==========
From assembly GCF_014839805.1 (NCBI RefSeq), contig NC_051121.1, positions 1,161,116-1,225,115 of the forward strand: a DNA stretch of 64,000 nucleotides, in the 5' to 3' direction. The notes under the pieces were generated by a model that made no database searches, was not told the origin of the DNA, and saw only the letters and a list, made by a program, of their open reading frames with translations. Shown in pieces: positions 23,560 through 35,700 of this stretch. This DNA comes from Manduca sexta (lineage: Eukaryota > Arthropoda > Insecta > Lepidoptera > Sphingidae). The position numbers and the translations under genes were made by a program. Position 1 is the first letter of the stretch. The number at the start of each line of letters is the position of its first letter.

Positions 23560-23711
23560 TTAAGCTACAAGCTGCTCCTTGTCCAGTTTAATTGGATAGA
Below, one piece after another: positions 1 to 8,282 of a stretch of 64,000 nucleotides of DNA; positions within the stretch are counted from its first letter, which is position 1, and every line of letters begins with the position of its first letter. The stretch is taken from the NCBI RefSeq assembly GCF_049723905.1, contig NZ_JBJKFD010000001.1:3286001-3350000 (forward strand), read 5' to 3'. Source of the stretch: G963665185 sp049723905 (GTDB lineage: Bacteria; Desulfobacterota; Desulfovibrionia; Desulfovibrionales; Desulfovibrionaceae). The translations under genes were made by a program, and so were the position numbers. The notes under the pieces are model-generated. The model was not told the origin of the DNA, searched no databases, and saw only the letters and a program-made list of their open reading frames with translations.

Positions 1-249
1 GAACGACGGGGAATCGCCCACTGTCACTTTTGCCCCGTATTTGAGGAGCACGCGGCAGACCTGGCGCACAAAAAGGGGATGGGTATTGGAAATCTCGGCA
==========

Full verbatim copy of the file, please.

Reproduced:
From assembly GCF_014839805.1 (NCBI RefSeq), contig NC_051121.1, positions 1,161,116-1,225,115 of the forward strand: a DNA stretch of 64,000 nucleotides, in the 5' to 3' direction. The notes under the pieces were generated by a model that made no database searches, was not told the origin of the DNA, and saw only the letters and a list, made by a program, of their open reading frames with translations. Shown in pieces: positions 23,560 through 35,700 of this stretch. This DNA comes from Manduca sexta (lineage: Eukaryota > Arthropoda > Insecta > Lepidoptera > Sphingidae). The position numbers and the translations under genes were made by a program. Position 1 is the first letter of the stretch. The number at the start of each line of letters is the position of its first letter.

Positions 23560-23711
23560 TTAAGCTACAAGCTGCTCCTTGTCCAGTTTAATTGGATAGA
Below, one piece after another: positions 1 to 8,282 of a stretch of 64,000 nucleotides of DNA; positions within the stretch are counted from its first letter, which is position 1, and every line of letters begins with the position of its first letter. The stretch is taken from the NCBI RefSeq assembly GCF_049723905.1, contig NZ_JBJKFD010000001.1:3286001-3350000 (forward strand), read 5' to 3'. Source of the stretch: G963665185 sp049723905 (GTDB lineage: Bacteria; Desulfobacterota; Desulfovibrionia; Desulfovibrionales; Desulfovibrionaceae). The translations under genes were made by a program, and so were the position numbers. The notes under the pieces are model-generated. The model was not told the origin of the DNA, searched no databases, and saw only the letters and a program-made list of their open reading frames with translations.

Positions 1-249
1 GAACGACGGGGAATCGCCCACTGTCACTTTTGCCCCGTATTTGAGGAGCACGCGGCAGACCTGGCGCACAAAAAGGGGATGGGTATTGGAAATCTCGGCA